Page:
4. Counter Revolutionary Warfare and Counter Terrorist Unit (including/combining skills from GGK, PGK, PASKAL, UNGERIN, TTC and PASKAU to form several units, with 24 hours standby notice by the MKN. The example of this is Blue Troop and Red Troop of the British SAS that are on 24 hours standby notice.)

The unification of these several units into one special unit does have its benefits and its disadvantages. However, in matters of serving the country, all differences including/especially the self pride should be resolved amicably. Here are some of the benefits of uniting these units into one force:

  1. Joint selection process can be achieved to obtain the best candidate from all Services and also from Police (such as New Zealand SAS) to ensure the highest quality of future unit trooper.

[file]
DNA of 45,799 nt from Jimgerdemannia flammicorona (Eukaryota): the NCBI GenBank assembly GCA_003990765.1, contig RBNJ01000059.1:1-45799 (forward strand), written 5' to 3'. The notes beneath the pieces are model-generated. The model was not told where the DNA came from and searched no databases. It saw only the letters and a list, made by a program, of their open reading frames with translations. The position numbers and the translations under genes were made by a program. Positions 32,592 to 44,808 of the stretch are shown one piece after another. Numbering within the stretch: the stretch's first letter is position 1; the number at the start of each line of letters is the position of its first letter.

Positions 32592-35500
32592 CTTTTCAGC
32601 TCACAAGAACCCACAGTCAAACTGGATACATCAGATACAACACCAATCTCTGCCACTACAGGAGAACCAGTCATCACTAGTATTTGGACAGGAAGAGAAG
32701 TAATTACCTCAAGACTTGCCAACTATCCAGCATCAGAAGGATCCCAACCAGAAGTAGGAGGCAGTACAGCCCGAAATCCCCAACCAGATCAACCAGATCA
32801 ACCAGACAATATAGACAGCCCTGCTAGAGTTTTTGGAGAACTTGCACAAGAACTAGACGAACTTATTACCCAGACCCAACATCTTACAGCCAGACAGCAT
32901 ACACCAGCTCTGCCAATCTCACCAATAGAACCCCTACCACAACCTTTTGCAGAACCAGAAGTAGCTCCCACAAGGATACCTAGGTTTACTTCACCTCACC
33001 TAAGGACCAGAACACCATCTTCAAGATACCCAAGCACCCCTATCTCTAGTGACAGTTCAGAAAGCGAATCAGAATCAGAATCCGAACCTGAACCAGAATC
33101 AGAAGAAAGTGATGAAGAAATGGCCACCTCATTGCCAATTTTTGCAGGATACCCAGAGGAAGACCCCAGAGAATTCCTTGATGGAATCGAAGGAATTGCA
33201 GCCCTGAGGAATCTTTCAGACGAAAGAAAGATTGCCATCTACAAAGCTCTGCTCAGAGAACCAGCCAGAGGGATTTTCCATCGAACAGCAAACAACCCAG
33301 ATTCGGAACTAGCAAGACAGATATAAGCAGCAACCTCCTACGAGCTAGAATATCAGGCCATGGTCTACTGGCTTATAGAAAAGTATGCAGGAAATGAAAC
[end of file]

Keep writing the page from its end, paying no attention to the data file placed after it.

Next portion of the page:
2. The cost of doing business or maintaining the forces will be much less and the saved money can be further invested in new weaponry, new tactics, high tech facilities, staff welfare etc.
  3. The expertise of each respected unit can be cross sectionalised and documented to ensure every trooper is highly specialised in his craft or even better multi-skilled. The future is to sell the 'Malaysian expertise' to other countries, as SAS UK did as part of the marketing of British defence product and expertise.
  4. Economies of scale in asset management and procurement in the long run as to have a highly dedicated special forces and also to keep the cost low or manageable.

To ensure the presentation of each service is equally exhibited, the head of each new unit can be as below;

  1. Commanding officer of the Mountain/Land Troop – Brigadier General (Army)